Damn, I'm something of an ENT apologist, even an Archer apologist, but this is absolutely dire. I've never understood the hatred most people have toward Archer as a character. In fact, I often fail to see why so many see him as a complete incompetent. But this time the writers seemed intent on making him just that.

Let's review that major - and I stress "major" because there are plenty more - problems with this episode....
1.) Why the hell should I care about Porthos? First off, I'm a cat person not a dog person. But you know what? If there was an episode that focused on Data taking Spot to some planet and Spot getting sick, I still wouldn't care. Because a character's pet shouldn't be the damn focus of an entire episode! They actually did have Spot be the focus of half an episode - "Force of Nature" - and it was crap too!
2.) Why does Archer even take Porthos to the planet in the first place? Here he is, faced with visiting a planet of people he knows, from first-hand experience, that are more easily offended than even the most out-there, lunatic, trigger-warning-happy, modern Progressive Social Justice Warriors and he takes his freaking dog on the visit! Yeah, Jon, there's simply no way that could cause trouble. *facepalm*
3.) ARCHER: "Well, maybe if they'd bothered to read the genetic profile we sent..." Are you freaking kidding me?! Dipshit, a genetic profile isn't going to tell these people that dogs like to piss on trees!
4.) So, apparently Archer is a trained diplomat. I think this is the first time that's ever been revealed. How does he handle this diplomatic situation? By acting like a petulant jerk. Brilliant! Here's a quick tip for the writers - if you want us to believe a character is diplomatic, don't have him respond to a diplomatic situation by acting like a blowhard and a moron. You don't barge into someone else's house, start throwing your weight around, tell them what's what, act like a prideful buffoon and call it "diplomacy".
5.) So apparently Archer really, really wants to get into T'Pol's Vulcan panties. And, apparently, T'Pol might - possibly - want to let him unlock that achievement. Where in the actual fuck did this come from?! Jammer is right in that there has been precisely ZERO sexual tension or subtext between these two characters up until now. Even when T'Pol's breasts accidentally ended up in Archer's face back in "Shadows of P'Jem" there was no hint of sexual tension from either of them! Damn, and I thought the sexual subtext between Janeway and Chakotay was limited. This is practically non-existent.
6.) The Kreetassans. There's being humorously arrogant and then there's this. These people are so uptight and offense-prone that even if the episode was capable of being funny they would suck it all down the drain. If you're going to crank something up to 11 and beyond, make sure it's worth it.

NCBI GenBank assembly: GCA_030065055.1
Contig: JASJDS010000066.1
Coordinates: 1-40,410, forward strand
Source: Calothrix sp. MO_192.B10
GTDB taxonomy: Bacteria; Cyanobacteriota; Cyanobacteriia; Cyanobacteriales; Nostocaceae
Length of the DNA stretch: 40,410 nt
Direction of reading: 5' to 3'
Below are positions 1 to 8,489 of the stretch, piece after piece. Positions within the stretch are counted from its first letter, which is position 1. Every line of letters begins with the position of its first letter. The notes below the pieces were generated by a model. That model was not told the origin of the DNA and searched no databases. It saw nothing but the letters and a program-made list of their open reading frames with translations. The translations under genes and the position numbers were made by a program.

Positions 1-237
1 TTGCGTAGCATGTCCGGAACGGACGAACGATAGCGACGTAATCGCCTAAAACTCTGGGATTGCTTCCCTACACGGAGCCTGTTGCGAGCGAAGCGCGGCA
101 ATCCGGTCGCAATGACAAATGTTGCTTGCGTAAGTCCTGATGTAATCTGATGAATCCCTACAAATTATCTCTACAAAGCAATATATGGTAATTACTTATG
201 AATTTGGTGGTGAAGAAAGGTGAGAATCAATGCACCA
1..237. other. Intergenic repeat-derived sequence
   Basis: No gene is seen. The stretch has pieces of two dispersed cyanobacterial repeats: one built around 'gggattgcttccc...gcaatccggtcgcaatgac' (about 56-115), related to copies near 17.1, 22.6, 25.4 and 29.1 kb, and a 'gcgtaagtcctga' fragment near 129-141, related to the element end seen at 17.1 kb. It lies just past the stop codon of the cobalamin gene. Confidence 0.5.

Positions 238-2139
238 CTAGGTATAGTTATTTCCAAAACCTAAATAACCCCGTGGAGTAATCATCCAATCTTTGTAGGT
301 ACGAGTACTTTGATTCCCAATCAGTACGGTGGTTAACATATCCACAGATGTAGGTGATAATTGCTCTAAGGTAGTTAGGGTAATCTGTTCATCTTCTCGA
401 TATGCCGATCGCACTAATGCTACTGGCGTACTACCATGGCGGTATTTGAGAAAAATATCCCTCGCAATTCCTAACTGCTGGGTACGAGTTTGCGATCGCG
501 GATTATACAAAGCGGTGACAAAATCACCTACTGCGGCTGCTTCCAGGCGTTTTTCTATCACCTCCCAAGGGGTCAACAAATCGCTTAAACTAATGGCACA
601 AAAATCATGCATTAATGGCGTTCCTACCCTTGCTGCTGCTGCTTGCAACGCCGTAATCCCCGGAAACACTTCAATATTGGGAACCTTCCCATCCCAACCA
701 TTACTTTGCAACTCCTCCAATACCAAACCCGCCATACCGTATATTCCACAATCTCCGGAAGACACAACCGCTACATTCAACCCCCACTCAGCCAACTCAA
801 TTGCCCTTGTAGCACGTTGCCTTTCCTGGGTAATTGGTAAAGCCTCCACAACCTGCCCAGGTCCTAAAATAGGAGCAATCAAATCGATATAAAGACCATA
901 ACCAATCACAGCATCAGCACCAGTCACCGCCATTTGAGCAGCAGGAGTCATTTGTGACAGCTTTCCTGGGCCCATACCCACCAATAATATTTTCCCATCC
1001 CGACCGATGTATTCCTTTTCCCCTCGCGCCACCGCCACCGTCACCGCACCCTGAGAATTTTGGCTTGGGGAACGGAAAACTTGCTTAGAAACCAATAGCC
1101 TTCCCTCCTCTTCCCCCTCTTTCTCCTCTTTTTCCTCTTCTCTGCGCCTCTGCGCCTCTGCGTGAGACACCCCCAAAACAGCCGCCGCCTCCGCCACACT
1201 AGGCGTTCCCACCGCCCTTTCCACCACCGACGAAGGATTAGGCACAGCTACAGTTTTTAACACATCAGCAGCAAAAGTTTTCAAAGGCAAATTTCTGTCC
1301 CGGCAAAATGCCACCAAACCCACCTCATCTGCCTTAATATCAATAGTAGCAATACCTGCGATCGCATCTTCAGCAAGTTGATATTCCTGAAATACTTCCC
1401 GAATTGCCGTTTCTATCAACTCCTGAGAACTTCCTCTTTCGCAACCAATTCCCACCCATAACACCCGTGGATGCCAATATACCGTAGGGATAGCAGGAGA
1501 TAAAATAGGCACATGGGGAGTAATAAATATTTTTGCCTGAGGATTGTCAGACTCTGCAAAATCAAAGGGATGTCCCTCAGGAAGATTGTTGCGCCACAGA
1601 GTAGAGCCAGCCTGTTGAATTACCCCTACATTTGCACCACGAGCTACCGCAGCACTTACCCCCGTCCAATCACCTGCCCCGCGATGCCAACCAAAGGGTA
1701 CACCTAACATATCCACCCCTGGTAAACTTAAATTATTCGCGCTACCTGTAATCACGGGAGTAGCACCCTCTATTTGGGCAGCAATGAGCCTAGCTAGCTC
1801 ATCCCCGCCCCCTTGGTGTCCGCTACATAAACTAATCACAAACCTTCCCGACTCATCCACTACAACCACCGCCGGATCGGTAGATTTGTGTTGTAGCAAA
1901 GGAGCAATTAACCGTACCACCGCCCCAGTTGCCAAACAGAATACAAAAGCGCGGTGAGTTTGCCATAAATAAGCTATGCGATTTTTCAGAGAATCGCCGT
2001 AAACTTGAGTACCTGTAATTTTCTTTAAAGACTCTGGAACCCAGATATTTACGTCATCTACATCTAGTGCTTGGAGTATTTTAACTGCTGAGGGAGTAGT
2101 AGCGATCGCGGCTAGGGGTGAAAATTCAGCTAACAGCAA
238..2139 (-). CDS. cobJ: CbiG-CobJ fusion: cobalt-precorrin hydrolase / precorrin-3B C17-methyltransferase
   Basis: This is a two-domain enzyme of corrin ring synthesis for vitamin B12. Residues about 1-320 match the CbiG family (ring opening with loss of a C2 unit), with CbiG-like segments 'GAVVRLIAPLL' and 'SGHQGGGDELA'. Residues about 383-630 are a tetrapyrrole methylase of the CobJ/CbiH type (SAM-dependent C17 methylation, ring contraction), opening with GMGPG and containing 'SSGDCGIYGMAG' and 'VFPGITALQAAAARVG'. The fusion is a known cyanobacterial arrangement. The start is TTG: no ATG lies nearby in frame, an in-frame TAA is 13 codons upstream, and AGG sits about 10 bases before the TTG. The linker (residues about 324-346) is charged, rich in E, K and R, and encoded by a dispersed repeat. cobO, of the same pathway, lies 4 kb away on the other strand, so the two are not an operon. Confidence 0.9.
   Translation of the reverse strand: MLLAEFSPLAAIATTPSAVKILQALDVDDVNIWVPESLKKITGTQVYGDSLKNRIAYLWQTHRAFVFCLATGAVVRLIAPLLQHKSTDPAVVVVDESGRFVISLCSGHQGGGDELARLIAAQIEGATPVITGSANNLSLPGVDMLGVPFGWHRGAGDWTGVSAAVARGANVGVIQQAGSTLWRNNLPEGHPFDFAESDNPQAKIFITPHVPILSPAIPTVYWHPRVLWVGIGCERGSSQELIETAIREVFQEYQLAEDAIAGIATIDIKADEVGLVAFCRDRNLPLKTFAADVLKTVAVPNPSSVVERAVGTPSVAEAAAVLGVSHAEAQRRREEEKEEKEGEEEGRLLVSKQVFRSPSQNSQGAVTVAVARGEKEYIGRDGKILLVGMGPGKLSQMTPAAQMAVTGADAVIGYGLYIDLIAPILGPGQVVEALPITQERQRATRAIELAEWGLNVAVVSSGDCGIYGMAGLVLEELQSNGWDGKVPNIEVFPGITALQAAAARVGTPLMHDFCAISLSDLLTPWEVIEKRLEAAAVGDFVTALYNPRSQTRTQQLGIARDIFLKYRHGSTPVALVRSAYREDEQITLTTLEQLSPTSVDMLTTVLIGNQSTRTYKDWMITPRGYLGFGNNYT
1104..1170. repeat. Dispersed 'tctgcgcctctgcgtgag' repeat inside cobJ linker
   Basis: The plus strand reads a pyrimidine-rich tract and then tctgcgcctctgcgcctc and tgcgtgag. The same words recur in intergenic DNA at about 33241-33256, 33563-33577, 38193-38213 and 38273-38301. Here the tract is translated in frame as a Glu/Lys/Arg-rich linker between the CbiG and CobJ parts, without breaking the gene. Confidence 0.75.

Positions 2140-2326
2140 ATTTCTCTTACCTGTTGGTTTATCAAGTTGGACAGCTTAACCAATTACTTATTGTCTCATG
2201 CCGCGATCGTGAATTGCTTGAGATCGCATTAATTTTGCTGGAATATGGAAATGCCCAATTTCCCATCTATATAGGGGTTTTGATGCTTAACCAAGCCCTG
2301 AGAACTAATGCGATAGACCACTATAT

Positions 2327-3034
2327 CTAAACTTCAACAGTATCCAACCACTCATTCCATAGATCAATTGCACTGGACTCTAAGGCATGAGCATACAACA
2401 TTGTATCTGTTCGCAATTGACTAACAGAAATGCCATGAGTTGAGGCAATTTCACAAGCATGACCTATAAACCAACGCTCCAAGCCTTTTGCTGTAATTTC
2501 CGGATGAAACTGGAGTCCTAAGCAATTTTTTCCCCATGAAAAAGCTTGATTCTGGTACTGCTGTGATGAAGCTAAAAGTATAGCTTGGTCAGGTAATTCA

Wow, even as a fan of ENT and of Archer as a character, this crap is awful. God bless John Billingsley, because Phlox is the only legitimately worthwhile part of this train wreck. His discussion with Archer about his family was easily the diamond in this sea of shit.

But, is this the worst of the franchise? Hardly. At least they didn't openly advocate for eugenics like TOS did in "The Mark of Gideon" or outright promote religious fanaticism to the point of murder like TNG did in "Homeward". Hell, it's not even the worst of ENT thus far. At least it didn't say "rape is funny.... as long as it happens to a man" like they did in "Unexpected". So, at least it doesn't promote murder or rape. Hardly high praise.
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Outsider65
Sat, Mar 25, 2017, 5:39am (UTC -5)
Re: TNG S6: True Q

@Luke

I'm not a fan of unnecessary regulation, but I think in the case of environment it's warranted. Lots of people don't care about the environment because they're either idiots or they'll be dead before what they're doing has a big enough impact to effect them. I don't think holding manufacturers to a certain standard or even mandatory recycling is necessarily a bad thing. (You might be saying "whoa, what right has the government to tell me what to do with my garbage!?" but they already do tell you what to do with it, littering is a crime and it must be taken to the dump or gotten rid of some other way on your own private land. Requiring you to sort and place your trash in different areas of the dump is also required so having you place some of that trash in recycling instead isn't that much more work. Curbside recycling is just as convenient as curbside trash.)
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Vii
Sat, Mar 25, 2017, 5:23am (UTC -5)
Re: DS9 S4: To the Death

'the O'Brien'? Meant to type 'then O'Brien', but 'the O'Brien' works too, I guess.